Never underestimate the stans.
In about a day, fans of the South Korean music group BTS, known as Army, have matched the group’s donation of $1 million to various charities supporting racial justice.
On Saturday night, BTS revealed their donation to Variety, which appears to be one of the largest celebrity checks written thus far to the U.S. Black Lives Matter movement. On Sunday night, Army (which stylizes its name in all caps) followed up by pitching in more than $1 million. At the time of this article’s publication, the total reads $1.2 million—and it’s still rising.
Using hashtags #MatchAMillion and #MatchTheMillion, the fan-led fundraiser was spontaneously organized through social media after Army learned of BTS’s donation, with no direction from the music group itself. One in an Army, a charity program within the community with a history of running fundraising campaigns, served as central command.
“We’ve run big projects before, but the amount of support for this project is overwhelming,” a program spokesperson stated in a press release. “We’re so proud that Army have once again channeled their power for good and are making a real impact in the fight against anti-black racism.”
Their success may come as a surprise to some, but to those familiar with BTS’s fan organizations, it’s anything but—the groups were able to move quickly because the structures and practices for this scale of collective action have long been in place. Army has been known to rally to trend hashtags to promote new work from the group and stream music videos in concentrated sessions to rack up views. A foundation of dedicated Twitter accounts announce hashtags, monitor and report statistics, and disseminate information.
A 24-hour deadline carries unusual distinction among BTS fans as a benchmark for achievement. It has proved effective: The group’s hit single “Boy With Luv” holds the world record for the most viewed YouTube video in 24 hours, the fandom holds the record for the most tweets under a single hashtag in 24 hours, and the group itself holds the record for most No. 1 chart spots held by a Korean album in 24 hours.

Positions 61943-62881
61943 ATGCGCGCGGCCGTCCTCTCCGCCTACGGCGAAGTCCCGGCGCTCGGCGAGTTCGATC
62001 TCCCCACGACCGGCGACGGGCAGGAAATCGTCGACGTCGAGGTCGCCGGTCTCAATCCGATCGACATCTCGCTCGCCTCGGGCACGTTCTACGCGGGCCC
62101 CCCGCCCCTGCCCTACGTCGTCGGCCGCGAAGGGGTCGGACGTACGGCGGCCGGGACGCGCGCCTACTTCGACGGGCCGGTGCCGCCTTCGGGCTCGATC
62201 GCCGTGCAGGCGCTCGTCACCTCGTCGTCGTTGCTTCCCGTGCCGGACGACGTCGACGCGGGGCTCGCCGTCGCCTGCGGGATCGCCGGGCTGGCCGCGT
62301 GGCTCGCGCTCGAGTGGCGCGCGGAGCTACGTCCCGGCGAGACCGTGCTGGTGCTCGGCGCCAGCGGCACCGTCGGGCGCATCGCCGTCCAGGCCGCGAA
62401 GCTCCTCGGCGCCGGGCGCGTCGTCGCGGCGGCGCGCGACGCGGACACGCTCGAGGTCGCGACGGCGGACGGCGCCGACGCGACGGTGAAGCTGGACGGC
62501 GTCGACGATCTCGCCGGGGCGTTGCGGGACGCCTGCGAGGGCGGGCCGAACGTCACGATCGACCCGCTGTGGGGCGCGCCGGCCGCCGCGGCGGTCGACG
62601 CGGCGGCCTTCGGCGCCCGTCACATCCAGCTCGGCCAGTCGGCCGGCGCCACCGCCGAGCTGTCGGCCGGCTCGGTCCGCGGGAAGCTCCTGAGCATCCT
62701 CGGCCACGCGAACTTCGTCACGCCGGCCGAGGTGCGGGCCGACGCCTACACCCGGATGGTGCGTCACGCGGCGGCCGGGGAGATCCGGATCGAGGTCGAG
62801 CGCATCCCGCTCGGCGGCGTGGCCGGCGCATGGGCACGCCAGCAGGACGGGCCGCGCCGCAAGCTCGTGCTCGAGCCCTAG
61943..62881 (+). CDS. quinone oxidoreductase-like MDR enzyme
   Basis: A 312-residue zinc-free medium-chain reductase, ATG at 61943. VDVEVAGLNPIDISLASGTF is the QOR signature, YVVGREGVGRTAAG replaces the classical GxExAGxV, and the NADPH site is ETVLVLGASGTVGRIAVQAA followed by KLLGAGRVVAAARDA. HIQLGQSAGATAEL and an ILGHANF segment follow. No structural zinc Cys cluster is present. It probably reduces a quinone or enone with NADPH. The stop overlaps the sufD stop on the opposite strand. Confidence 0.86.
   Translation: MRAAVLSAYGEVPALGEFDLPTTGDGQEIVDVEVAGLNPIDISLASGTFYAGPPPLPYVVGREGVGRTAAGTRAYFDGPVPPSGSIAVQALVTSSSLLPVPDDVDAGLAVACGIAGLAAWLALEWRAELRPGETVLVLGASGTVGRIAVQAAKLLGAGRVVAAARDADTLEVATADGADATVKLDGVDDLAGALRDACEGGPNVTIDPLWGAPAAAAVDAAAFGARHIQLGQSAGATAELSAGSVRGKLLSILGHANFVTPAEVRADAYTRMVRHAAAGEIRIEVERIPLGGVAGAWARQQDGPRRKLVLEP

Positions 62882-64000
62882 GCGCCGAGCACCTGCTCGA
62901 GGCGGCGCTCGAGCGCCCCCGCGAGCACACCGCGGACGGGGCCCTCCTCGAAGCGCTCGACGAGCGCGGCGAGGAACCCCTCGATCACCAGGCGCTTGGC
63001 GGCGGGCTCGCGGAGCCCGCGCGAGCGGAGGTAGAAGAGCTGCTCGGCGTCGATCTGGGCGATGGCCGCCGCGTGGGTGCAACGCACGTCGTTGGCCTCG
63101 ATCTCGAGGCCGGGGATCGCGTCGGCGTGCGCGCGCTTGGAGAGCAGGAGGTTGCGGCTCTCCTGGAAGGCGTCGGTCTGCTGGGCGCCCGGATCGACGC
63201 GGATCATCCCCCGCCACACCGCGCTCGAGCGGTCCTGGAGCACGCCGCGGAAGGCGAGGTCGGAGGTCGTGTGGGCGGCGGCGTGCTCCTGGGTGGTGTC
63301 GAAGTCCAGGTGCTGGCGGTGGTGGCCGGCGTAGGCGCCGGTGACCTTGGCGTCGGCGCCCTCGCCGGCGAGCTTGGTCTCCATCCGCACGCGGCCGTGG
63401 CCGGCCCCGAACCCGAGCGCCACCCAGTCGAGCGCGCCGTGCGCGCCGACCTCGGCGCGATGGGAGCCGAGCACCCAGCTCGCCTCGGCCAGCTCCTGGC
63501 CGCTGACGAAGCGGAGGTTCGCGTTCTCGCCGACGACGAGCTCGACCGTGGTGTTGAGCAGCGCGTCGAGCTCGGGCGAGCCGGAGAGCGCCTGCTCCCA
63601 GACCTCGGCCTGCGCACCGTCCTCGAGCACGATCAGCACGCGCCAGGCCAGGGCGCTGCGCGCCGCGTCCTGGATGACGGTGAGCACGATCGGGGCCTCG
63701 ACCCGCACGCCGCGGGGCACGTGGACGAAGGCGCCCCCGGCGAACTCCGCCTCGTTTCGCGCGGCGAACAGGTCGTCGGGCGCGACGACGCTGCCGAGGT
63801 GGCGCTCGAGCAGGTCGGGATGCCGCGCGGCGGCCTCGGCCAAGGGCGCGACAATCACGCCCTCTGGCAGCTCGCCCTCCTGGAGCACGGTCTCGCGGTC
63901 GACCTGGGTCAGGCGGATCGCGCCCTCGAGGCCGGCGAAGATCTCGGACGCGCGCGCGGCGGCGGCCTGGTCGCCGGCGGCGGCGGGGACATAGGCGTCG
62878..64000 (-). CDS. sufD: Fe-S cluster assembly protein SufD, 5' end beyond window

So the BTS fandom is used to mobilizing with hairpin agility. Consider the following example from last night: Less than an hour away from reaching $1 million, fans were discussing the hashtag they should use to celebrate their success. At first, they circulated #ArmyMatchedAMillion. But then a few fans suggested #2MforBLM “to make it not about us and show priority for the cause,” as one wrote. Within minutes (and thanks to myriad retweets) most of the community knew of the change of plans—and minutes later, when the $1 million goal was hit, #2MforBLM began trending worldwide.
A charitable ethos has been in place, too. A week before BTS’s donation was revealed, One in an Army had set up a channel for fans to split donations between organizations for racial justice—the group’s donation only galvanized its use. Over the past few years, fans have donated toward causes around the world, addressing such problems as environmental degradation, homelessness, and pediatric cancer; they have also adopted a zoo of animals such as whales, koalas, and Hoseok the deer, a creature in Germany christened after group member J-Hope.
The #MatchAMillion campaign now has a permanent page on One in an Army’s website. “Black Lives Matter isn’t something that has a time limit,” said the One in an Army spokesperson. A powerful grass-roots organization doesn’t, either.
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